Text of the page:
Spend the money on a great neck. The body is secondary. I've made a number of Warmoths, and their necks can be stunningly good. Unfortunately, the things that take them from really good to stunningly good (roasted maple, graphite reinforcement, stainless frets, thin profile) all cost extra. In the end, getting what you really want is worth it to me, but be prepared for a bit of sticker shock.
    navijaz, dg27 and pjbassist like this.
  15. Super loaded question surrounded by endless theories and a lot of misinformation. Here's my take:

    Fundamentally, you have 2 components of the tone: the physical vibration of the string and the accompanying vibration properties of what it is attached to; and the electronics.

    On the first matter, people focus a lot on wood. I believe (first caveat!) that wood density has an effect on the vibration properties. Now two pieces of the same kind of wood (say maple) might have significant variances. The issue there is that wood is organic. It grows. No two trees are exactly alike.

    There's a big rabbit hole you can jump down, but my belief (second caveat!) is that the wood of the neck itself plays an important role in the vibration properties and the overall tone of the bass.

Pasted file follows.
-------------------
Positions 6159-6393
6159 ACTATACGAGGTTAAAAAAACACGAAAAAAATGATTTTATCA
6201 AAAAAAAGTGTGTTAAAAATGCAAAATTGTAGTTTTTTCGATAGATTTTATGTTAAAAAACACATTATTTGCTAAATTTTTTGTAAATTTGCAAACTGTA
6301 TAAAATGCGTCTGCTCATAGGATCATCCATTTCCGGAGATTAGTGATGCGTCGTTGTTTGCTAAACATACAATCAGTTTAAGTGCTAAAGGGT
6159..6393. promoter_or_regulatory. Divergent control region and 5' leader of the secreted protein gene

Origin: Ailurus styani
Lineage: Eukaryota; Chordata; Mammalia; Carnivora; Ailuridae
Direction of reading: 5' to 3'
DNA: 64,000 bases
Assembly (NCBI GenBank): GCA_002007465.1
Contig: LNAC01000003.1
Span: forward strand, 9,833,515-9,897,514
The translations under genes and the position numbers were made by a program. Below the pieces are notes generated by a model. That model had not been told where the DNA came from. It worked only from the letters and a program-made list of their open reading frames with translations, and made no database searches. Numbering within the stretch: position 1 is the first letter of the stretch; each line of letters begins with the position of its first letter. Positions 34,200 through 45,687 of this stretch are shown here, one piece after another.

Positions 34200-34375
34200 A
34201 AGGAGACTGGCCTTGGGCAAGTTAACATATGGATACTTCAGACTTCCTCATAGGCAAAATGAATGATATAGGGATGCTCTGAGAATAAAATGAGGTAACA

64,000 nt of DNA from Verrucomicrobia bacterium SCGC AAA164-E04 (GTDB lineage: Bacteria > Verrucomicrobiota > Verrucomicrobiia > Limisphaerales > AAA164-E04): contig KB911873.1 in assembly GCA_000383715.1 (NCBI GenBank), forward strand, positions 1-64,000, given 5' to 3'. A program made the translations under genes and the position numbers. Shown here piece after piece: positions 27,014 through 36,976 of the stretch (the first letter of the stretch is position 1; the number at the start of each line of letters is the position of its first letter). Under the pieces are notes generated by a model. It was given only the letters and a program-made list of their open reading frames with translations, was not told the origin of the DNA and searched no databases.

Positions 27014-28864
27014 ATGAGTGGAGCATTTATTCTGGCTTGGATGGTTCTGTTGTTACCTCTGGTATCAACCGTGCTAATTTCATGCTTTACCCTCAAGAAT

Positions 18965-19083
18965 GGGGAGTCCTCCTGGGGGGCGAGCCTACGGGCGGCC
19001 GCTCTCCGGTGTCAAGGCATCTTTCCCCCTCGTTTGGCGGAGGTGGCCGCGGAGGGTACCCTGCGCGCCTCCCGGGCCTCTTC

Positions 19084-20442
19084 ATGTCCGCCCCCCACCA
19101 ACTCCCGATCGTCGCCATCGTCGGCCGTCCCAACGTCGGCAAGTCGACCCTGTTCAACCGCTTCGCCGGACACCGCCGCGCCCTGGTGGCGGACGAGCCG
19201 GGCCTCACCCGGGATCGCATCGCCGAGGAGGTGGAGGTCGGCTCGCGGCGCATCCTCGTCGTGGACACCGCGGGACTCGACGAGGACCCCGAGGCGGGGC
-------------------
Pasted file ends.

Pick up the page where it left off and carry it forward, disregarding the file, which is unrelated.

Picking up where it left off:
Skipping ahead a bunch, you have to choose the right bridge, body wood/weight, tuners, and then start thinking about electronics and active or passive and what choices you made with the neck and body woods and how you should then choose your pickups.

    Skipping further ahead, leys say you get a solid ebony neck on a maple body, with stainless steel frets and a high mass bridge. Most people would say that would likely result in a bright tone. The pickups you choose can then compensate for that - ie pickups have different frequency responses, so pick something "warmer" with more low mids.

    No one knows what the bass will sound like until its completed. At that point you can make changes in order to get it closer to the sound you want. Remember, tone is subjective. What you think sounds great might differ from someone else.

    A lot of people/companies go with a maple neck, and an alder body for a more neutral starting point. Each wood can have variances, but you generally know what to expect. If you know exactly what you want, then you can use different woods in an attempt to get there. Or different pickups or preamp. Or strings. Or frets.

    Like I said, its a lot of theory but the bass is made up of everything on it, and everything works towards the final tone of the instrument.

    Other factors might be if you want a raw unfinished neck, or satin or gloss clear coat. The feel of the neck is as important as the tone of the bass for some people. Also, the weight of the body could be a concern.